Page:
Throughout most of the 19th century Aluminum was considered more precious than silver and gold, because of its complication of refining it from the ore. The first president of the french republic Napoleon III when hosted a dinner he ate from Aluminum plates while guests and Ranked men ate from gold and silver plates. In 1886 Hall and Herout developed an inexpensive electrolysis process by which aluminum can be extracted from aluminum oxide. In 1887 Karl Josef Bayer developed a chemical process by which alumina can be extracted from bauxite. Today both hall-Herouts and Bayers processes are used throughout the whole world to make aluminum. Many Businessmen and industrialists quickly realized the use of aluminum in the 1900s. The first aluminum association meeting was in new york city on 1935.[6] The name aluminum comes from alumen, the Latin name alum. [7]

Occurrences

Aluminum is the most abundant metallic element in the Earth's crust, but it is rare in its free form, only occurring in oxygen-deficient environments such as volcanic mud. Aluminum is a reactive metal that is difficult to extract from ore. Aluminum oxide is extracted by electrolysis; which is when the aluminum oxide is dissolved in molten cryolite and then reduced to the pure metal. Cryolite is a mixture of aluminum, sodium, and calcium fluorides. The aluminum oxide which is a white powder is obtained by refining bauxite in the Bayer process.Cite error: Closing </ref> missing for <ref> tag Aluminum is applied everywhere, as it is in indoor, as well as in outdoor. Even sports like golf and tennis use Aluminum. Aluminum is used particularly in many buildings, pipes, tubing, sheets, wiring, bars, casting, scraps, stampings, rods, doors and gutters. Aluminum can be mixed with other elements to create a new look and strength, it's also very flexible, easy to reform it. Aluminum is mostly preferred to be used as a packaging, especially when in containment of food, since it keeps the food clean from harmful elements in the environment. [8] Aluminum sometimes can be replaced by copper in transformers. Because of its adaptability and other properties its used in casing, mountings, and other parts of equipment used in communications and electronics, as well as office equipments, fuse boxes, satellite dishes, household appliance, television sets and sound systems. [9] In the year 2011 companies as United Co. Rusal, Rio Tinto Group, and Alcoa Inc produce most of the worlds Aluminum averaging about 4,000 tons of Aluminum per year. [10]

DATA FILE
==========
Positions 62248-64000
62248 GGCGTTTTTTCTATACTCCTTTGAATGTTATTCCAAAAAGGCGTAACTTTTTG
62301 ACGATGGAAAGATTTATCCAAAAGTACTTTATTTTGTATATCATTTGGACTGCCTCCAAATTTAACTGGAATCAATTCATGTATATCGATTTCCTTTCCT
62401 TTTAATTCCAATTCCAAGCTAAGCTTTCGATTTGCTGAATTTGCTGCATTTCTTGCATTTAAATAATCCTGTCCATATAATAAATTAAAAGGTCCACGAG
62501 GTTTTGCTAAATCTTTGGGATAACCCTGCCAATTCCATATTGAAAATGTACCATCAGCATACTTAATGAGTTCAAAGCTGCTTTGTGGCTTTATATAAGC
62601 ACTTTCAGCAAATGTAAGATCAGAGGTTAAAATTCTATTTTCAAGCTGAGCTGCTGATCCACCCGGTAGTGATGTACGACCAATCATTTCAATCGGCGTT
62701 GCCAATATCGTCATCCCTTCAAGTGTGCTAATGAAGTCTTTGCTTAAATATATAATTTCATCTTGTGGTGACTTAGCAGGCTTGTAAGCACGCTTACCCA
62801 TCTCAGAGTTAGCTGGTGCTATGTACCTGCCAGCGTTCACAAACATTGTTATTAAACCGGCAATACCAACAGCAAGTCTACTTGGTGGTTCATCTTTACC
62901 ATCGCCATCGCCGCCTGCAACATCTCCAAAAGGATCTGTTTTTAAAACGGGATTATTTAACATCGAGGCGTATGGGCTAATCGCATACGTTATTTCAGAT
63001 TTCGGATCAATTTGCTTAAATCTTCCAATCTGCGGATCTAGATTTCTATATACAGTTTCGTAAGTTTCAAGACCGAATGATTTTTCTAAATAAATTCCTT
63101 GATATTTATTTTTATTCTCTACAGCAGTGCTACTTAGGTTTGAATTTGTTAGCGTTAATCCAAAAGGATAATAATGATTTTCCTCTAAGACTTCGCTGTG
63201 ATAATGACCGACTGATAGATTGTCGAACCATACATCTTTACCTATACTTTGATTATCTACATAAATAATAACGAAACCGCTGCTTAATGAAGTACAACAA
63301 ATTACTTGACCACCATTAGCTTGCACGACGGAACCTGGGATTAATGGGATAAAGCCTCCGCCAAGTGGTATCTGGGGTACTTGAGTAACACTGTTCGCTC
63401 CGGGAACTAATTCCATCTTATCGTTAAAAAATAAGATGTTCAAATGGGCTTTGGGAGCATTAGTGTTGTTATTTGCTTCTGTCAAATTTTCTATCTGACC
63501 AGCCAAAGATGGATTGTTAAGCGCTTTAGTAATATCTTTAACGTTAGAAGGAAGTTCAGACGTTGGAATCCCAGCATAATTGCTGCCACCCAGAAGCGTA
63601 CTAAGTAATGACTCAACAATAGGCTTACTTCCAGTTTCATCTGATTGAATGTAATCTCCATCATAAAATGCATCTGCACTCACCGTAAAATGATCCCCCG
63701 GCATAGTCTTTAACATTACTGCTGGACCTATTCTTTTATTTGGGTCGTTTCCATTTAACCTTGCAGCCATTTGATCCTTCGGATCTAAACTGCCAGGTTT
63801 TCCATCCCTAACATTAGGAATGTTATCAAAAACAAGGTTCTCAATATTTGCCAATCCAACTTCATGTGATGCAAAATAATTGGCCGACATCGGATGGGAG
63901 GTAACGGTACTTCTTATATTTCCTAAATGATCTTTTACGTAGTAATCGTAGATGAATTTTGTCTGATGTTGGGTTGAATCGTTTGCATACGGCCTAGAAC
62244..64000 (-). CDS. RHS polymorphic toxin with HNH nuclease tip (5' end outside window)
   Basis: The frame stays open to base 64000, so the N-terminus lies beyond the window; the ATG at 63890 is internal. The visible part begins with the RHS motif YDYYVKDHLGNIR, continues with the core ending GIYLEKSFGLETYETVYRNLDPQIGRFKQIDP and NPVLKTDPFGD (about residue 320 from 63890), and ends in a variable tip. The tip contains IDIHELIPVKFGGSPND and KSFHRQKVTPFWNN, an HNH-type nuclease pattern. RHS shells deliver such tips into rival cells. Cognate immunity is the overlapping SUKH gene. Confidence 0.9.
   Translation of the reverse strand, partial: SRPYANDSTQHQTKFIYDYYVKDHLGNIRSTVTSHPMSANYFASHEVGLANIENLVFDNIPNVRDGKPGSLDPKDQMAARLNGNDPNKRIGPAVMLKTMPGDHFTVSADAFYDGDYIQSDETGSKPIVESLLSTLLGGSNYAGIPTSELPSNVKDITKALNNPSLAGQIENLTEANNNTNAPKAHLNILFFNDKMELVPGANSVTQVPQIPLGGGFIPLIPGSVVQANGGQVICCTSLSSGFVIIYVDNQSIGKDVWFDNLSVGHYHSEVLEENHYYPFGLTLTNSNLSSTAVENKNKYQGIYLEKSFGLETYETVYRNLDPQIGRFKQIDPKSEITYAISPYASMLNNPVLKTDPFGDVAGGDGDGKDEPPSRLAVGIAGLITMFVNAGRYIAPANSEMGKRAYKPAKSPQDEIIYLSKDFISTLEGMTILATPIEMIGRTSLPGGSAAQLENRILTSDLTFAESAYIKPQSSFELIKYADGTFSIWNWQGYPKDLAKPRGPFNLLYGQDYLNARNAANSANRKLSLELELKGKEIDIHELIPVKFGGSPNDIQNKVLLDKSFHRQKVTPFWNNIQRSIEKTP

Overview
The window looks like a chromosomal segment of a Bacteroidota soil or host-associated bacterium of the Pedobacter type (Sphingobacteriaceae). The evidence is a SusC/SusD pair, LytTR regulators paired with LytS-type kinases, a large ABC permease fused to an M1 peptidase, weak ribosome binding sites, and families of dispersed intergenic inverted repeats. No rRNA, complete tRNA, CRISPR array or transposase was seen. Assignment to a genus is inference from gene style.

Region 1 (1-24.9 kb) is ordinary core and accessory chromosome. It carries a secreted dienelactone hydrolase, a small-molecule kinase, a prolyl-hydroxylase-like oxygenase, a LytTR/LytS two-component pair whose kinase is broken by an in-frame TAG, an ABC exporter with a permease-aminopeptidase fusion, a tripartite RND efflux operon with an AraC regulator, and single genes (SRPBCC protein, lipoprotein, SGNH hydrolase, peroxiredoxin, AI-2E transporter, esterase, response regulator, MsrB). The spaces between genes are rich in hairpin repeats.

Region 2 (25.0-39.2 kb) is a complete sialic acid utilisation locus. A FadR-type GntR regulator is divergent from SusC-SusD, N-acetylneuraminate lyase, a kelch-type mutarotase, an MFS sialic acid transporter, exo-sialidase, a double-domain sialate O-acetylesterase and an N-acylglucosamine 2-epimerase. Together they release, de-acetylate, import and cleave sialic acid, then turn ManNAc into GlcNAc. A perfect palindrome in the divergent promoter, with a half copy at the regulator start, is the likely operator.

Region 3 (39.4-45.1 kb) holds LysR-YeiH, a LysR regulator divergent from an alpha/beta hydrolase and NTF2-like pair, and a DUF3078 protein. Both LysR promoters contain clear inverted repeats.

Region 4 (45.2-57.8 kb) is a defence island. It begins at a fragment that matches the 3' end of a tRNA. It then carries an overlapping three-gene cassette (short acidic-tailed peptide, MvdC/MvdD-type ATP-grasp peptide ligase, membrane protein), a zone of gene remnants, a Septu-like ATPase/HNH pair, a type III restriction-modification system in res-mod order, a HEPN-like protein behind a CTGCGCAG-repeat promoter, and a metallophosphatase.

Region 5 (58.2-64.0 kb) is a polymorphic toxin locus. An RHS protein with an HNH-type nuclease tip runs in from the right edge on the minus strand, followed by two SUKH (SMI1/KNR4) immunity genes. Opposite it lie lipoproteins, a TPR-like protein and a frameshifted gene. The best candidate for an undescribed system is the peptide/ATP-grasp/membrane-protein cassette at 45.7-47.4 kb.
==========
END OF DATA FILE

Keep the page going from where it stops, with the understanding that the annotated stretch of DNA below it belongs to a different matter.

Video

Video Explanation of how aluminum is made.

References

  1. . Aluminum - Al Water treatment solutions Lenntech. Web. Accessed October 25, 2014. Unknown Author.
  2. Aluminum Properties Elemental Matter . Web. Accessed October 25, 2014. Unknown Author.
  3. Aluminum, Al Virtual Chembook. Web. Accessed October 25, 2014.
  4. Aluminium WebElements. Web. October 25, 2014. Unknown Author.
  5. Aluminum Wikipedia.
  6. History of Aluminum The Aluminum Association. Web. Accessed October 25, 2014. Author Unknown.
  7. Aluminum History University of Coimbra. Web. Accessed October 25, 2014. Author Unknown.
  8. Uses of AluminumUses of. Web. Accessed October 25, 2014. Unknown Author.
  9. Electrical equipment Rio Tinto Alcan. Web. Accessed October 25, 2014. Author Unknown.
  10. Troszkiewicz, Agnieszka.Top 10 Aluminum Companies in 2011 by Production Bloom Berg. Web. Accessed October 25, 2014.